By Lem Satterfield
When Deontay Wilder speaks on his destiny, legacy, inspirations and motivations, his words may sound like the ravings of a madman. But “The Bronze Bomber” believes everything he says, so much so that his alter ego, “The Bronze Bomber,” has flattened each of the 40 men he’s fought without losing on the way to winning and defending the WBC’s heavyweight championship.
The 6-foot-7 Wilder (40-0, 39 KOs) will pursue his eighth straight knockout in as many defenses against 6-foot-9 lineal champion Tyson Fury (27-0, 19 KOs) on December 1 at The Staples Center in Los Angeles on Showtime Pay-Per-View (9 p.m ET/ 6 p. ET).
“I have an on-time God,” said Wilder, of Tuscaloosa, Alabama. “He may not always come when I want him, but he’s always been on time in my life.”
Wilder claims to have been “prophesied” toward dethroning Bermane Stiverne on January 17, 2015 at the MGM Grand Garden Arena on the late Muhammad Ali’s 73rd birthday, making him America’s first heavyweight titleholder since Shannon Briggs in 2007.
Wilder-Stiverne represented the first heavyweight title fight at the MGM since November 1996 and June 1997, when Evander Holyfield won back-to-back bouts over Mike Tyson by 11th round knockout and third-round disqualification in the “bite fight.”
Holyfield watched from ringside as Wilder out-landed Stiverne by more than 2-to-1 (227-to-110) in total punches comprised of a 107-to-72 advantage in power shots and 120-to-38 in jabs, this, despite injuring his right hand in the third round.
“What are the chances I would win my title on Ali’s birthday?” said Wilder, who had not gone beyond four rounds before Stiverne, a near shutout performance (118-109, 119-109, 129-107).
“It also happened in proximity to Martin Luther King’s birthday, which is January 15. These type of things don’t just continue to happen as coincidence as much as they’re happening in my life.”
Wilder’s grandmother, a church-going minister named Evelyn Loggins, always told him he was “special,” “anointed” and “ordained.” She died at the age of 76 in 2010. Hall of Fame trainer, Emanuel Steward, who guided much of Wladimir Klitschko’s career, named Wilder his successor, calling him “No. 1 among the American heavyweights” and saying, “The best heavyweight prospect for winning the heavyweight the heavyweight title is Deontay Wilder.”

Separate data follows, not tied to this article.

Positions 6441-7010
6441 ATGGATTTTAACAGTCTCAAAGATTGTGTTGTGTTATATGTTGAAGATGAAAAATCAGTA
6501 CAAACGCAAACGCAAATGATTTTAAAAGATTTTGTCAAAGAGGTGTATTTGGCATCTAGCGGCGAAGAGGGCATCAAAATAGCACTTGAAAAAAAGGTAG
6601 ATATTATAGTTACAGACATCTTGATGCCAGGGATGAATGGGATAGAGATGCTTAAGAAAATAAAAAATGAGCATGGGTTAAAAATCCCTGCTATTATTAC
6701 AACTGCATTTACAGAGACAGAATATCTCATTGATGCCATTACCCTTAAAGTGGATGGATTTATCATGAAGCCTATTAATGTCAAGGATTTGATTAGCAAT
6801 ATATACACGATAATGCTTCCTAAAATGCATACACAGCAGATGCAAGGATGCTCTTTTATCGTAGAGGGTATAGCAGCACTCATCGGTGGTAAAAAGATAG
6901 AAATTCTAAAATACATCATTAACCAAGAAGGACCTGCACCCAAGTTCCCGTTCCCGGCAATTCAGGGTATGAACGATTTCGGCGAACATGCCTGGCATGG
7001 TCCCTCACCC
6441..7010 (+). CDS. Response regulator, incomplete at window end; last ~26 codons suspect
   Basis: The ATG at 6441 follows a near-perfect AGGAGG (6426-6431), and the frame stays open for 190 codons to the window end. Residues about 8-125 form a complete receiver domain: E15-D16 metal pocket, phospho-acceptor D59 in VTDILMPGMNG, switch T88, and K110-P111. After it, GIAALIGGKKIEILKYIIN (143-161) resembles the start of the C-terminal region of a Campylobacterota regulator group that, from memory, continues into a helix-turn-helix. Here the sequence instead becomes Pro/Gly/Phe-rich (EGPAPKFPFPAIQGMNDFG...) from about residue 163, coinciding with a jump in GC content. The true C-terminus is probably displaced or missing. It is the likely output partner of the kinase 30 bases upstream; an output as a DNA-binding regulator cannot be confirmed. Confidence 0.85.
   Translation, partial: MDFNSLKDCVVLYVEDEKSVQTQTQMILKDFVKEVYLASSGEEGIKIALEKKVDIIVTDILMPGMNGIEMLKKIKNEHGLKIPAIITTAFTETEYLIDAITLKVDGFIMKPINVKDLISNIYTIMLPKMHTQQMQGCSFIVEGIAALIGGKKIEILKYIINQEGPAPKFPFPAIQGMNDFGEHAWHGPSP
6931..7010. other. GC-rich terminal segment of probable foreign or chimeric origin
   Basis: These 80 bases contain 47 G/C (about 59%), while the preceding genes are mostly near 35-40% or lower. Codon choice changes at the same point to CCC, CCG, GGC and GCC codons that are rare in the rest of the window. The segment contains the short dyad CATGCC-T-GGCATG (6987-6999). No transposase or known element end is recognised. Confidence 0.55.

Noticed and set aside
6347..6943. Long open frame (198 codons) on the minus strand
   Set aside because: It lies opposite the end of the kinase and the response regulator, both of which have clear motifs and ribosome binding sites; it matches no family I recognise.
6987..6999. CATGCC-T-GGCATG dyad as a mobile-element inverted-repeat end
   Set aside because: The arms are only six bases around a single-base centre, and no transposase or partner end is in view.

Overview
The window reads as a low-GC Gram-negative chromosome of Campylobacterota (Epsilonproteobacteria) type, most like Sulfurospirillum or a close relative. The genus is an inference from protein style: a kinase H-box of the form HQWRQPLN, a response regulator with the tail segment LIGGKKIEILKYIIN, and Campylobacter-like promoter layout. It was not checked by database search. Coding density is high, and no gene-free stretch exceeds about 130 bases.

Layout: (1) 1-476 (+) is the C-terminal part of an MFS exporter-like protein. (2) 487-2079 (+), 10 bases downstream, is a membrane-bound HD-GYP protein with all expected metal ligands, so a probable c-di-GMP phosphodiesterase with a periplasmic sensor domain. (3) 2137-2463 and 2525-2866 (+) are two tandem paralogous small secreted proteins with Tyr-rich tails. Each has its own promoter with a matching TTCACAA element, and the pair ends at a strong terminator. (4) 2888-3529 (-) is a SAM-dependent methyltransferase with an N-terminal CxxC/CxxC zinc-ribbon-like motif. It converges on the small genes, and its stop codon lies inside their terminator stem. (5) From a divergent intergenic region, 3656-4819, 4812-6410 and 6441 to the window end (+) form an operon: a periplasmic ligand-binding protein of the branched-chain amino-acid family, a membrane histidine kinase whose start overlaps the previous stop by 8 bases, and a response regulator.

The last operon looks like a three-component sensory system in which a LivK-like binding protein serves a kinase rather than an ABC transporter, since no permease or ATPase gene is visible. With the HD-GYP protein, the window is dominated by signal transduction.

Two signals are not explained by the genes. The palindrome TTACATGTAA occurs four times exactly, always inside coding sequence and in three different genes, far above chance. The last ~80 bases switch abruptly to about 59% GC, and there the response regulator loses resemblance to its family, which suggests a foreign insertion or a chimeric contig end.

“What are the chances Emanuel Steward would predict I would become the next American heavyweight champion, and that I’d do it on Ali’s birthday?” ” said Wilder, , who turned 33 last month.
“ From the time I first heard it, I truly, truly in my heart of hearts, believed every word Emanuel Steward said. I firmly believe that all things happen in their appointed time.”
Wilder’s coming off a three-knockdown first-round stoppage of Stiverne in November 2017 and a two-knockdown, 10th-round stoppage of previously unbeaten southpaw Luis Ortiz in March.
Not long after his daughter, Naieya, was born on March 20, 2005 with the congenital disorder spina bifida and told she might never walk, Wilder promised her he’d one day become heavyweight champion of the world, three years later earning an Olympic bronze medalist in the 2008 Olympics.
Wilder had starred as a high-school wide receiver and defensive end in football and at power forward in basketball, figuring he was destined to be an athlete at the University of Alabama.
But upon Naieya’s birth, a 19-year-old Wilder dropped out of college and took two jobs, one driving a truck and another at a restaurant to support her.
“I’ve had to overcome a lot,” said Wilder, who left Shelton State Community College and turned to boxing at a friend’s urging. “But this is just the way things continue to keep happening in my life/”
Wilder served as the primary sparring partner for Klitschko in advance of the then unified heavyweight champion’s unanimous decision victory over Mariusz Wach in November 2012.
Wilder ‘s turned 27 years old in Klitschko’s camp three days prior to Steward’s death of cancer on October 25, 2012 at the age 68.
“I’ve become the world champion just like Emanuel Steward once said that I would. I am anointed like my grandmother said. Ya’ll wanna see the [Muhammad] Ali era or the golden days?” said Wilder.
“Hell, trust in Deontay. I’m here. I’ve been here…I truly believe it’s a sign from God and the universe that this is what I’m supposed to be and the role I’m supposed to be in.”